VB.NET String.Concat Examples

Combine Strings with the plus-operator or the String.Concat Function.
String.Concat. Two or more strings can be concatenated into one. This requires the plus operator, or the String.Concat Function in VB.NET.
Syntax. These syntax forms compile into the same code. We test them and show results. Another option is StringBuilder, which can improve performance.
An example. This program creates 2 Strings, value1 and value2. We combine them with a plus and display the results with Console.WriteLine. This works for 2, 3 or even more Strings.Console

Then: We apply the String.Concat Function. This receives 2 or more Strings and combines them into a single String.

And: When we use the plus-operator on Strings, the String.Concat Function is called in the compiled code.

Thus: Using the plus-operator on strings is a form of syntactic sugar for VB.NET programs.

VB.NET program that uses String.Concat Module Module1 Sub Main() ' Two input strings. Dim value1 As String = "Crystal" Dim value2 As String = "Gold" ' Concat them. Dim value3 = value1 + value2 Console.WriteLine(value3) ' Concat them with a space in between. Dim value4 = value1 + " " + value2 Console.WriteLine(value4) ' Use String.Concat Function. Dim value5 = String.Concat(value1, " ", value2) Console.WriteLine(value5) End Sub End Module Output CrystalGold Crystal Gold Crystal Gold
Ampersand concat. We can use the "&" operator to concatenate strings. This works in the same way as the plus operator—you can use whichever you like better.

Note: Usually it is best to keep a code base consistent, so if other code uses the ampersand, it is probably best to use it too.

VB.NET program that uses and to concatenate Module Module1 Sub Main() Dim left As String = "bird" Dim right As String = " frog" ' Concatenate 2 strings with ampersand. Dim result = left & right Console.WriteLine("RESULT: " & result) Console.WriteLine("LENGTH: " & result.Length) End Sub End Module Output RESULT: bird frog LENGTH: 9
Join. With string concat, no characters are added in between. To add a separator in between strings, we can invoke a function like String.Join.Join

ParamArray: We can pass strings to String.Join and they are automatically added to a ParamArray. So we concat the strings with a separator.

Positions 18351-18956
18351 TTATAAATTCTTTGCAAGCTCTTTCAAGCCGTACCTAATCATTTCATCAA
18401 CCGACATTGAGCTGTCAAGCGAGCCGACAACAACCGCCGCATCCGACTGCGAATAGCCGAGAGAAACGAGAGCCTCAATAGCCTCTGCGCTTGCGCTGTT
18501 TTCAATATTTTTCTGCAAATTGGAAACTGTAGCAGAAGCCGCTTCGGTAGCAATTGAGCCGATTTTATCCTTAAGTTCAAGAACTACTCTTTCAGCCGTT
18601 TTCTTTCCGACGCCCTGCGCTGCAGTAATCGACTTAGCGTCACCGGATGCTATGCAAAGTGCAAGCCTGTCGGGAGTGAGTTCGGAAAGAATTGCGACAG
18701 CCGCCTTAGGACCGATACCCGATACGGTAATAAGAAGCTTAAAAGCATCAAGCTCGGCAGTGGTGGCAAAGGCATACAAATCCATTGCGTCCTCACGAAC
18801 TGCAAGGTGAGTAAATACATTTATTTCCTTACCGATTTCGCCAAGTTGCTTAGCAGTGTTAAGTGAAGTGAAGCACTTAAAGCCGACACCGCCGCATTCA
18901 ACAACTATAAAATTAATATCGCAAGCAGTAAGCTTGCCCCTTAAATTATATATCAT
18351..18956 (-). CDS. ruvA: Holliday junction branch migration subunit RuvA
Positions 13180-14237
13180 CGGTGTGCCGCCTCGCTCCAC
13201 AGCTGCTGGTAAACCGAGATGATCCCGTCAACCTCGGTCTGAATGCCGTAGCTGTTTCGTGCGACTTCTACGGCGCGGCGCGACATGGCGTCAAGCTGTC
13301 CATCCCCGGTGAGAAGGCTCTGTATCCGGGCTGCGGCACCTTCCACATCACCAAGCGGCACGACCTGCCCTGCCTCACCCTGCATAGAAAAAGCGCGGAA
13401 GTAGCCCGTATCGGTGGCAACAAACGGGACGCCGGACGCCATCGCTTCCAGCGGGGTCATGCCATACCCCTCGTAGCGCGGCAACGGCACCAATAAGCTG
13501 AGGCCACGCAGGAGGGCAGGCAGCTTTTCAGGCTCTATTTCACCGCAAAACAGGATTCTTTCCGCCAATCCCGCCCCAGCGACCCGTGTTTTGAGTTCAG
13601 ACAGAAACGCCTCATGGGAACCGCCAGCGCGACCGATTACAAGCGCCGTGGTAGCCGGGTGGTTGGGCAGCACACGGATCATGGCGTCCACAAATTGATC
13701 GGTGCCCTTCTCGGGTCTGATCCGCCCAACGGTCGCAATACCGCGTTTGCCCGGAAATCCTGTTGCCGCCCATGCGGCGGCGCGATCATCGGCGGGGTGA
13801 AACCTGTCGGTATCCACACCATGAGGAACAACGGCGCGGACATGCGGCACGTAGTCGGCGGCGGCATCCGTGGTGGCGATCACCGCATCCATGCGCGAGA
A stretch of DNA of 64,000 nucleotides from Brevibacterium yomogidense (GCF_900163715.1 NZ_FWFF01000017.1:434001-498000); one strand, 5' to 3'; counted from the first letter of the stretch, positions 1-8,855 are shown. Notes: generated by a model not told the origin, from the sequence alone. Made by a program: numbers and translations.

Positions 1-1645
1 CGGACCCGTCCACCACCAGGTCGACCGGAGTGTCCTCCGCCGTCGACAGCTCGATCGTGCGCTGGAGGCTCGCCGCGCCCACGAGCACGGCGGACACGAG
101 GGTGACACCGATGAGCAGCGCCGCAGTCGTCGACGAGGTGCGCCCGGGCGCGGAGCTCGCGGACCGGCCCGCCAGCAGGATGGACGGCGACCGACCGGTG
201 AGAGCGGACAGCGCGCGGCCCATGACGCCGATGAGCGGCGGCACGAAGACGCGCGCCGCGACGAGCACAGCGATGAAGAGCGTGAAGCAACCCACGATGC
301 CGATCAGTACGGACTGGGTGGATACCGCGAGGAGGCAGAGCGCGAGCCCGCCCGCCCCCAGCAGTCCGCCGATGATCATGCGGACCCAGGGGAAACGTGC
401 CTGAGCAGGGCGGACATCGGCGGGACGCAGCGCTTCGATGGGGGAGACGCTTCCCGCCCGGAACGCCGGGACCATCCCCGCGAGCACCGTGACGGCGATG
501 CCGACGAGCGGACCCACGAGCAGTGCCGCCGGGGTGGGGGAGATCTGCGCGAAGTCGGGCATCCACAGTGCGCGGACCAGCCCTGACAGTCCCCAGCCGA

VB.NET program that uses Join with ParamArray Module Module1 Sub Main() ' Join the strings with a space in between. Dim result As String = String.Join(" ", "bird", "cat", "frog") Console.WriteLine("JOINED: {0}", result) End Sub End Module Output JOINED: bird cat frog
Error, concat Integer. We cannot directly concatenate an Integer to a String. This causes an InvalidCastException. A conversion must first be done.
VB.NET program that causes error Module Module1 Sub Main() Dim value As String = "bird" Dim number As Integer = 100 ' This concatenation causes an error. Dim result = value + number End Sub End Module Output Unhandled Exception: System.InvalidCastException: Conversion from string "bird" to type 'Double' is not valid. ---> System.FormatException: Input string was not in a correct format. at Microsoft.VisualBasic.CompilerServices.Conversions...
Concat Integer. To concatenate an Integer to a String, we can call ToString on the Integer. This avoids the InvalidCastException, and no error occurs.
VB.NET program that concats Integer to String Module Module1 Sub Main() Dim value As String = "bird" Dim number As Integer = 100 ' Concat an integer. Dim result = value + number.ToString() ' Write the string. Console.WriteLine(result) End Sub End Module Output bird100
StringBuilder. For performance, avoid String.Concat in lengthy loops. In a long-running loop, please consider instead the StringBuilder type and its Append Function.StringBuilder
A summary. The plus-operator concatenates strings in VB.NET programs. This yields programs that have shorter syntax and may be clearer to read.
Function, notes. We can call the String.Concat Function to combine strings. String.Concat and the plus-operator both compile to the String.Concat Function call in the intermediate language.Strings
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